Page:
On January 2, 2020, Jess Casey outlined in the Irish Examiner the details of fatalities on our roads, which saw a “worrying increase” in the number of drivers killed in crashes in 2019.
It is 151 years since police in Ireland investigated the death of Margaret Ward in the world’s first road fatality in 1869, and 98 years since gardaíinvestigated 51 road fatalities in 1922, when there were approximately 10,000 cars and 8,0000 motor cycles in Ireland.
On July 6, 1927, according to the Irish Times, 20 road-users died in Dublin in the previous nine months. Then-Assistant Garda CommissionerWilliam Murphy blamed pedestrians and cyclists for road fatalities and attempted to bring in a law making it compulsory for pedestrians to walk on the left-hand side of the footpath.
Murphy promised that those who crossed the path to look into a shop window may not be prosecuted and gardaí, as they usually do, would use their common sense.
Gardaí and the Road Safety Authority now focus on the non-wearing of seat belts, alcohol and drug-related driving, learner drivers, and safely overtaking cyclists.
How crash causes change.
On December 31, 2018, gardaírecorded 149 road fatalities and without explanation, this number now stands at 142 and a record as the lowest recorded since Garda fatal road crash statistics began in 1959.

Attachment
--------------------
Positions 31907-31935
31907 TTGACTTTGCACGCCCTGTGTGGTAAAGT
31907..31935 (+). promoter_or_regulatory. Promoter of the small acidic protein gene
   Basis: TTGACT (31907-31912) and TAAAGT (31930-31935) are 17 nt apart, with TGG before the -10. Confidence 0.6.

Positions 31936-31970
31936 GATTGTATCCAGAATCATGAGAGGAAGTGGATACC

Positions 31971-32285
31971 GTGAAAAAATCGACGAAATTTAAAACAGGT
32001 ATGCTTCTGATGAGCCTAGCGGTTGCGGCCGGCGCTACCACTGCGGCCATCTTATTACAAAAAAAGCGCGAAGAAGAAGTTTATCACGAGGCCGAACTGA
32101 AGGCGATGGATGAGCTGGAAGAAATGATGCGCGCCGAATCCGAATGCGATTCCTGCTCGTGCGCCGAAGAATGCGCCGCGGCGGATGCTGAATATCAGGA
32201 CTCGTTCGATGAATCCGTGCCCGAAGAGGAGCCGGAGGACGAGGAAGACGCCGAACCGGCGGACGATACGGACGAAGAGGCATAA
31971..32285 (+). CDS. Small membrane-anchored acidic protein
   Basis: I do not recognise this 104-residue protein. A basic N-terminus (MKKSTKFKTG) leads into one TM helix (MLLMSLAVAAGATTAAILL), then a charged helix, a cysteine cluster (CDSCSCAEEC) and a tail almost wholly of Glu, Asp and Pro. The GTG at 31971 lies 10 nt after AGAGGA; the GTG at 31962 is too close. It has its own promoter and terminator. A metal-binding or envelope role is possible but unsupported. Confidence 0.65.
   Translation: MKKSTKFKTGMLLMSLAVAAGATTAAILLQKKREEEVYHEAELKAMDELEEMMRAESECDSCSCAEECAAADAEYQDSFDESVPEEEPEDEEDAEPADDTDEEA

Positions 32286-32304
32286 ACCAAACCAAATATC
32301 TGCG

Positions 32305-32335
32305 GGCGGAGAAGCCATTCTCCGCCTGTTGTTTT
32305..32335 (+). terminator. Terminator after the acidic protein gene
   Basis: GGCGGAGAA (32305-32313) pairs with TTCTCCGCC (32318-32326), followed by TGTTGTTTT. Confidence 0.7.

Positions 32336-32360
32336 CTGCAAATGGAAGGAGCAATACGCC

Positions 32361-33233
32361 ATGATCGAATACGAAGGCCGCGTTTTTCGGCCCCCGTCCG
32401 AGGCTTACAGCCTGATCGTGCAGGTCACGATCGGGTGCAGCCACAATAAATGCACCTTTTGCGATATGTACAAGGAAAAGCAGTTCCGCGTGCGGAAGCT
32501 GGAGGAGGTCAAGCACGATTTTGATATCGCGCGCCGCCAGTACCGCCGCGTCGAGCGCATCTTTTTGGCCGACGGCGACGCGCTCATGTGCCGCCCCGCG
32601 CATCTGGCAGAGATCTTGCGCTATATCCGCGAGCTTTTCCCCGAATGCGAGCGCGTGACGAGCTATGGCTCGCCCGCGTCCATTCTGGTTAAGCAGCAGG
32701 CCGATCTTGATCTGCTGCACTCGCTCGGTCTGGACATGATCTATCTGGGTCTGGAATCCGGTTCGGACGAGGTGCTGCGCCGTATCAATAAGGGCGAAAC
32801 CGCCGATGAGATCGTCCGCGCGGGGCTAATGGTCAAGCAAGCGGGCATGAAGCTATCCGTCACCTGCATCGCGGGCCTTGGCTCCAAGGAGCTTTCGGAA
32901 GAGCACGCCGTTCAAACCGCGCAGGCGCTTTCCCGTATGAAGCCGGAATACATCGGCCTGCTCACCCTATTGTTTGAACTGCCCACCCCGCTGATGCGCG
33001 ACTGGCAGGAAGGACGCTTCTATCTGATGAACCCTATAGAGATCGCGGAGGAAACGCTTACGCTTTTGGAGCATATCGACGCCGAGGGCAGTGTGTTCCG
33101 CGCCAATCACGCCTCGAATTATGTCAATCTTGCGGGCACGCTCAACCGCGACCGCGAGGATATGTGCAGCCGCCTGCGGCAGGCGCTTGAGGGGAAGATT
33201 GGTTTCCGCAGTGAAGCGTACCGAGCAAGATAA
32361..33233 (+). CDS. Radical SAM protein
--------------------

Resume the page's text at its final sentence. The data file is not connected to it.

However, Garda records began in 1922, when 51 fatalities and 583injuries were recorded.
To be considered a fatal crash, a death must occur on a public road and within 30 days of the crash. If a car leaves the road and enters water, or a car goes on fire, the crash may not be deemed to be a fatal crash.
Passenger deaths were down from 21 in 2018 to 15 in 2019, while driver deaths increased from 64 to 79.
This may be explained by fewer passengers in cars or cars crashed on the driver’s side.
Despite the introduction of EDT driver training, higher penalties for alcohol-related driving and driving unaccompanied, speeding, nominated distance for passing cyclists, and other motoring offences, road fatality numbers have remained virtually the same since 161 fatalities were recorded in 2012, when motorway building was paused.
Gardaí must undertake a one-week course to ride an official Gardabicycle, while gardaí who undertake 12 essential driver training lessons (EDT) and pass a driving test may then be authorised drive patrol cars at 120km/h.
During the past 10 years, there have been almost 600 Garda cars crashed each year, or approximately one-quarter of the entire fleet, while there are no records of Garda fatal bicycle crashes.
Those who queried the TransportMinister’s proposals were referred to as filibusterers.
In 1979, when 614 road-users were fatally injured, then-environment minister Sylvester Barrett introduced an amnesty and issued all drivers on a second provisional licence with a full driving licence to clear the long waiting list to undertake a driving test. In 1980, 564 road-users died, 50 fewer fatalities than in 1979.
I do not condone, drunken, dangerous or incompetent driving or statistics that do not stand up to scrutiny.
Drivers are the only skill performers trained worldwide with the aid of dual controls since 1900, tested in 30km/h and 50km/h areas with ramps installed dictating a speed of 10km/h, certified competent to drive at120km/h and fatally injuring 1.35m road users annually, with approximately 200 injuries for each fatality.
Gardaí for 98 years and the RSA for 14 years are looking in the incorrect place if they really wish to eliminate road crashes resulting in death, injury, and damage.
They must look closer to their own rules and regulations.